|Calculating wheel revolutions over distance|
by Christopher Bischoff
|Date Added: 3/12/2003|
|!div style="display:none"!fjrigjwwe9r2content:tip!/div!!div style="display:none"!edf40wrjww2content:tip!/div!A question was posed to the Stratalist: " (If) I had a) speed of vehicle and b) diameter of tires, what is the formula I would use to calculate revolutions per second?|
Francis Drouillard was kind enough to provide the answer and I thought it important enough to preserve here:
The perimeter of a circle is PI times its diameter, or P = pi x diameter.
Say a wheel tracks a distance X in time t, which is an average linear rate of X per t. The number of wheel revolutions, N, is X divided by P, or N = X / P. Thus, the average angular velocity, w, of the wheel is N per t, or w = ( X / P ) / t.
For example, if the distance tracked is X = 48 feet in time t = 6 seconds, the linear velocity is 8 feet per second. If the wheel diameter is 2 feet then the perimeter is 6.28 some odd feet. The number of wheel revolutions needed to travel that distance is N = 48 / 2pi = 7.634 revolutions. Then angular rate is then w = N / t = 1.273 revolutions per second.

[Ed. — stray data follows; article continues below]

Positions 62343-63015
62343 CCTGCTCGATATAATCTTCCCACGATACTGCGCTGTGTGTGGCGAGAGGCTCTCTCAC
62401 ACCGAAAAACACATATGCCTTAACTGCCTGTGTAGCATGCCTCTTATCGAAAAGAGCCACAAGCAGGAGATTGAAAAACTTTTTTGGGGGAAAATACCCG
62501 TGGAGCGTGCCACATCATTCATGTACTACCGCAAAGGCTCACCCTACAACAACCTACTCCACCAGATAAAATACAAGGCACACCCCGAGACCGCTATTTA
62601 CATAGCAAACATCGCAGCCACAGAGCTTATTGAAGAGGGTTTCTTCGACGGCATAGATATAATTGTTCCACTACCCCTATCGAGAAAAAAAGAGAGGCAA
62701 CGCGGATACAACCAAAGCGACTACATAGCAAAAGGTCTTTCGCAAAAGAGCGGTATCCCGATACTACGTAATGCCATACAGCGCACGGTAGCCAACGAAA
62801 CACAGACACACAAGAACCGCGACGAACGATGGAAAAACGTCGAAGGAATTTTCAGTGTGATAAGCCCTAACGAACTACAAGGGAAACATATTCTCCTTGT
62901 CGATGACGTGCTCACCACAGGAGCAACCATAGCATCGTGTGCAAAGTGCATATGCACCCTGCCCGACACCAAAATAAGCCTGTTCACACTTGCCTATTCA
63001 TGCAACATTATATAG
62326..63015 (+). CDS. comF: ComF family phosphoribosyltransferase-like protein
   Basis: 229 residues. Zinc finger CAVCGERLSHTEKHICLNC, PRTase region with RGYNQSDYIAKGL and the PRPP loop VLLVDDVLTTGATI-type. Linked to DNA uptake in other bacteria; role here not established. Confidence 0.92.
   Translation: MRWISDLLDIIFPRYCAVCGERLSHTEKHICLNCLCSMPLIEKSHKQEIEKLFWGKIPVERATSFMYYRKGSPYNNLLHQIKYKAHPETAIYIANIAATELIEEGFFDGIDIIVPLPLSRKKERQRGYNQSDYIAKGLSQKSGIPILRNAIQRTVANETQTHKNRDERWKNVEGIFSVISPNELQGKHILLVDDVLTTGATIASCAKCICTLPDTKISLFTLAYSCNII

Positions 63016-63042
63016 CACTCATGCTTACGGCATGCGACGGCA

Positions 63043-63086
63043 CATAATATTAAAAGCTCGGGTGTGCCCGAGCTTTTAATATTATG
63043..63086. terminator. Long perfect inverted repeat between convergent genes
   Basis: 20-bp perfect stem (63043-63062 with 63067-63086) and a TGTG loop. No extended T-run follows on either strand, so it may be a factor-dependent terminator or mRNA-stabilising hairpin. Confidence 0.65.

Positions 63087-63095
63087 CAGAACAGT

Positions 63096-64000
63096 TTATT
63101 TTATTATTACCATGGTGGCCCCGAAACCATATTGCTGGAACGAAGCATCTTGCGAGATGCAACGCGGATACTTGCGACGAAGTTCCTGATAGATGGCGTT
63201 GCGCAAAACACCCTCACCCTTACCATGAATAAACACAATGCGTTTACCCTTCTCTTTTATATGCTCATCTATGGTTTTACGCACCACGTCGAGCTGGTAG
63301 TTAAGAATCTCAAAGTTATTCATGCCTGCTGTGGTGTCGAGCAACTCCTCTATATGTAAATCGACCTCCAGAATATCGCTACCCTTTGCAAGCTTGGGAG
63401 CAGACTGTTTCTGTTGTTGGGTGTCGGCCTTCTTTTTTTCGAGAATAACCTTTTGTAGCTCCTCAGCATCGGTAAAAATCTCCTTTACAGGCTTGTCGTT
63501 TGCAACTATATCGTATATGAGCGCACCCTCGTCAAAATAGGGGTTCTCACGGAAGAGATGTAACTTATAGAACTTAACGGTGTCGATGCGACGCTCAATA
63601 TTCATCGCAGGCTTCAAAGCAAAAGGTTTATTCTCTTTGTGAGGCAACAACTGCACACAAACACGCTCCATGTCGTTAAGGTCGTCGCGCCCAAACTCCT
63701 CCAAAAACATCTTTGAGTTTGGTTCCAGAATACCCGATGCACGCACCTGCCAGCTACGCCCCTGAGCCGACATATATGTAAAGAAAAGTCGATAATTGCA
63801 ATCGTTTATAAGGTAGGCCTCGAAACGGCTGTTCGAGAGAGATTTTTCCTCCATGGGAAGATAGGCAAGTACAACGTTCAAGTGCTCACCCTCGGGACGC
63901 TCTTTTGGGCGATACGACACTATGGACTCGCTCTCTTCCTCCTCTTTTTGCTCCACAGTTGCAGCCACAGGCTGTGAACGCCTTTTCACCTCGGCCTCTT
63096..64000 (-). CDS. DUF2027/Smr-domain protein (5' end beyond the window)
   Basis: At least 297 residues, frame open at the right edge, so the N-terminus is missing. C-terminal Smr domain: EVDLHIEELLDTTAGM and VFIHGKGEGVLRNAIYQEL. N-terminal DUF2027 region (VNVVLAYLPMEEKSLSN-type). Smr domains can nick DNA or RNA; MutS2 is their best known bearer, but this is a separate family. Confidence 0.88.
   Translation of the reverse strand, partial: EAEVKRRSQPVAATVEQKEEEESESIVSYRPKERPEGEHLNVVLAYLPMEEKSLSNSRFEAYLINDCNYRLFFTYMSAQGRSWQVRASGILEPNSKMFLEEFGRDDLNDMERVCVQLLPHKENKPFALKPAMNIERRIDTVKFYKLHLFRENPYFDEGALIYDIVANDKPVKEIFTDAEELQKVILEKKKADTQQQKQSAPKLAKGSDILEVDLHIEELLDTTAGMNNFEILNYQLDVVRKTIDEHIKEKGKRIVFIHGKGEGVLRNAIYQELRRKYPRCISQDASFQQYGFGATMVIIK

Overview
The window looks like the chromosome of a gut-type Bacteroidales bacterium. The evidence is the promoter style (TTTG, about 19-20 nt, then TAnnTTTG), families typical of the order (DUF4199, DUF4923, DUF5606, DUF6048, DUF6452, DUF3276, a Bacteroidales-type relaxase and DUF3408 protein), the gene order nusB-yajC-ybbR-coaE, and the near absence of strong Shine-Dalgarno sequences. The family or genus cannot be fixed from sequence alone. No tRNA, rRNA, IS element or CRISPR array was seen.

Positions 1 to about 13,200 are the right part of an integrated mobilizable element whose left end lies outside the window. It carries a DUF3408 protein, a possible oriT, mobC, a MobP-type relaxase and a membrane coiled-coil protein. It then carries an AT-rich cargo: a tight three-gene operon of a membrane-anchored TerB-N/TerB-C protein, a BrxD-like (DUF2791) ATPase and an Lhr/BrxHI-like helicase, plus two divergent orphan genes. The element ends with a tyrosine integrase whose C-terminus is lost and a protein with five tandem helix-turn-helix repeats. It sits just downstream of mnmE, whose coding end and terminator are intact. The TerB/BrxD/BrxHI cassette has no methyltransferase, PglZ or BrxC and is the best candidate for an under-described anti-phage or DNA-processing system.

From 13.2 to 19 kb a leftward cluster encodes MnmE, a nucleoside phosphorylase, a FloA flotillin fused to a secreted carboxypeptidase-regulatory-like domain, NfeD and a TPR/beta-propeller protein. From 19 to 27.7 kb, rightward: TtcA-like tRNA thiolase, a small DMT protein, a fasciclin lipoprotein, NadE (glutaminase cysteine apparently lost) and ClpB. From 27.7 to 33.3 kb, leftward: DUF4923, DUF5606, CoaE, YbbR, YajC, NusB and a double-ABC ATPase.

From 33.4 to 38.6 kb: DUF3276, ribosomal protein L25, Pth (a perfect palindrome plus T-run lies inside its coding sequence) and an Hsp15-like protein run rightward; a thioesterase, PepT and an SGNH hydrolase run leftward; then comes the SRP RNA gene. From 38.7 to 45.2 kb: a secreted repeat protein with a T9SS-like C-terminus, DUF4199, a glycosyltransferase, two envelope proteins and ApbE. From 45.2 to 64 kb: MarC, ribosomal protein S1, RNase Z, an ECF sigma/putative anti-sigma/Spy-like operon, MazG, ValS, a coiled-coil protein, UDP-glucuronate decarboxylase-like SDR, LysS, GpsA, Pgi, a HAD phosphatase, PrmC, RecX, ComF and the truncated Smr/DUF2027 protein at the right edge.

He then added:
A better way to keep track of those formulas is to keep the units in your equations. Going back to the earlier wheel problem (distance X = 48 feet in time t = 6 seconds, wheel diameter D = 2):
perimeter P = pi x D = 6.283 feet, thus
distance traveled in 1 revolution, c = 6.238 feet per revolution
rate of travel, r = 48 feet / 6 seconds = 8 feet per second.
Now, to convert the linear rate r to the angular rate w, divide r by c (or multiply by 1/c):
8 feet 1 rev
w = -------- x -------------- = 1.273 revs per second
sec 6.283 feet
Notice how the units of feet cancel each other out to leave the desired units of revs per sec.
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